Dolly, Lulu, Kitty, and Arc arrive in a jungle, and camouflaged men come from the trees. They walk together to a compound hidden in the side of a hill, and Dolly gets her hidden camera ready. When they meet The General, Dolly is surprised by his short stature and sullied military uniform. He looks tired and grumpy. There is a pause in which no one, including The General, seems to know what to do.
Dolly’s surprise at The General’s stature and appearance suggests how fame distorts the way famous individuals are imagined and perceived. The pause reflects the lack of connection between those present. They cannot mention the ruin The General has caused in the lives of those who live in his country, but this suffering is present in the silence between them.
When The General notices Kitty, Dolly watches the power of recognition move across his face. Kitty moves easily toward The General and hugs him, then takes his hands and leans back smiling and laughing a bit, and The General smiles back, showing his teeth. Dolly surreptitiously snaps photographs at each stage of the encounter, and is especially pleased about the photograph showing The General with a smile on his face.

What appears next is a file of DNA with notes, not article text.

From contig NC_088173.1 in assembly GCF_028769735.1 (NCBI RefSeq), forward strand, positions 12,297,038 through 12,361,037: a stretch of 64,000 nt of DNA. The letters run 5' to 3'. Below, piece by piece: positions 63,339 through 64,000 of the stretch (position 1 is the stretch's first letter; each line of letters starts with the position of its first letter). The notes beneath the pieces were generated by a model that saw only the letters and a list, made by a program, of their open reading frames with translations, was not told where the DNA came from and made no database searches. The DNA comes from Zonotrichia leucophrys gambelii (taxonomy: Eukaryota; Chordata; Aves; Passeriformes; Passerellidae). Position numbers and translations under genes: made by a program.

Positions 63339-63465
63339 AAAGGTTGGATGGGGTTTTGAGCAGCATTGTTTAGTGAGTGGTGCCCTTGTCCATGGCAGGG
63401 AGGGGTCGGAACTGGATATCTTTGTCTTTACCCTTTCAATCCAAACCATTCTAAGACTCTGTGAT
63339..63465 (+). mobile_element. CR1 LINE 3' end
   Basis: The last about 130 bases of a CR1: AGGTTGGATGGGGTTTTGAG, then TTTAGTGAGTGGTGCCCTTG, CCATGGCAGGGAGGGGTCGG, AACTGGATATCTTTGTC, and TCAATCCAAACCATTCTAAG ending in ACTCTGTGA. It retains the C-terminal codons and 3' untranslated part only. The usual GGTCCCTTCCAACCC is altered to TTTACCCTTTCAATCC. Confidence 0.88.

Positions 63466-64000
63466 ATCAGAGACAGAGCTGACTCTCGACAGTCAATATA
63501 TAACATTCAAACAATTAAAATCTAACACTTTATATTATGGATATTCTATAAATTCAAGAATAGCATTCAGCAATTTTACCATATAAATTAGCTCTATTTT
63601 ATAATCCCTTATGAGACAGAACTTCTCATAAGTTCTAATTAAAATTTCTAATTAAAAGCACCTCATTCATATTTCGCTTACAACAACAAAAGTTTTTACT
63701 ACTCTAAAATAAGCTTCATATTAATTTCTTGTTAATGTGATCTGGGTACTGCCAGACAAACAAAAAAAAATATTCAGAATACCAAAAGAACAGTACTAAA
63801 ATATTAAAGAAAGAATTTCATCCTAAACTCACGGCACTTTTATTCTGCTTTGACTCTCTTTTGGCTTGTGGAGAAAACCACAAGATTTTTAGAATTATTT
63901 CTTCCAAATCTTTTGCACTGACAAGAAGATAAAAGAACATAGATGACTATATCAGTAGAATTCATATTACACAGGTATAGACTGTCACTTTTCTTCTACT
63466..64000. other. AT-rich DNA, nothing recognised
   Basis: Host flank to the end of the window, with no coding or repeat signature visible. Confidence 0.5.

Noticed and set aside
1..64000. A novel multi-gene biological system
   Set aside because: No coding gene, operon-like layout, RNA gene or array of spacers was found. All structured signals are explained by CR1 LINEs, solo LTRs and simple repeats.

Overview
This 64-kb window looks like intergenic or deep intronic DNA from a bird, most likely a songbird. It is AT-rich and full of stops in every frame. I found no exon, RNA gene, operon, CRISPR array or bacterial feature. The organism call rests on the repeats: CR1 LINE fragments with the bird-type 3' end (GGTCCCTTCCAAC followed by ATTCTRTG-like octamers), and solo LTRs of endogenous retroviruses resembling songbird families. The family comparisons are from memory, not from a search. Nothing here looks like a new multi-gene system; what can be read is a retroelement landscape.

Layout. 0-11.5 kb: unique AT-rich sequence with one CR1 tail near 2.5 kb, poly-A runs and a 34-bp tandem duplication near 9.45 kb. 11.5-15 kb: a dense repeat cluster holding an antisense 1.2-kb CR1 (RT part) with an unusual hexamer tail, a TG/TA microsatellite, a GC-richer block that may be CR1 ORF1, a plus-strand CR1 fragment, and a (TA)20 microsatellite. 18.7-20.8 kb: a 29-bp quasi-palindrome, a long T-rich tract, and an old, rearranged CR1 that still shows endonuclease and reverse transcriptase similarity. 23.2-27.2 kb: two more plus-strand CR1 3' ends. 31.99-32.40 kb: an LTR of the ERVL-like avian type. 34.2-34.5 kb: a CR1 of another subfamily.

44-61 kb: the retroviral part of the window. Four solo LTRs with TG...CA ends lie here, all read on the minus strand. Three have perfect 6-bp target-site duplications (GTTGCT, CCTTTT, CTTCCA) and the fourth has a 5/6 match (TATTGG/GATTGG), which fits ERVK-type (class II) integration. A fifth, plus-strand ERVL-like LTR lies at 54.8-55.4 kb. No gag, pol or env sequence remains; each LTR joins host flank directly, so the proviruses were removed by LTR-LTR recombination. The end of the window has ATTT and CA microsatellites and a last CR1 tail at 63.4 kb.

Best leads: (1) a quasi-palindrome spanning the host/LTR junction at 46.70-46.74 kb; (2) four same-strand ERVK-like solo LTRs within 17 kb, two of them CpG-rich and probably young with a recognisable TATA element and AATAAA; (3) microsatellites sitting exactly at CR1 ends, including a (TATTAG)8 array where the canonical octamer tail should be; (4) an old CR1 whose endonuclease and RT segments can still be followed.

Kitty’s celebrity allows her to influence The General and approach him in a way that surprises Dolly, showing the power of fame and American popular culture. Dolly understands that in order to redeem The General’s image she needs to depict him in a benevolent light, which the smile achieves. The smile however, provides an image of The General that is not authentic to his identity, which echoes the dishonest nature of the entertainment industry.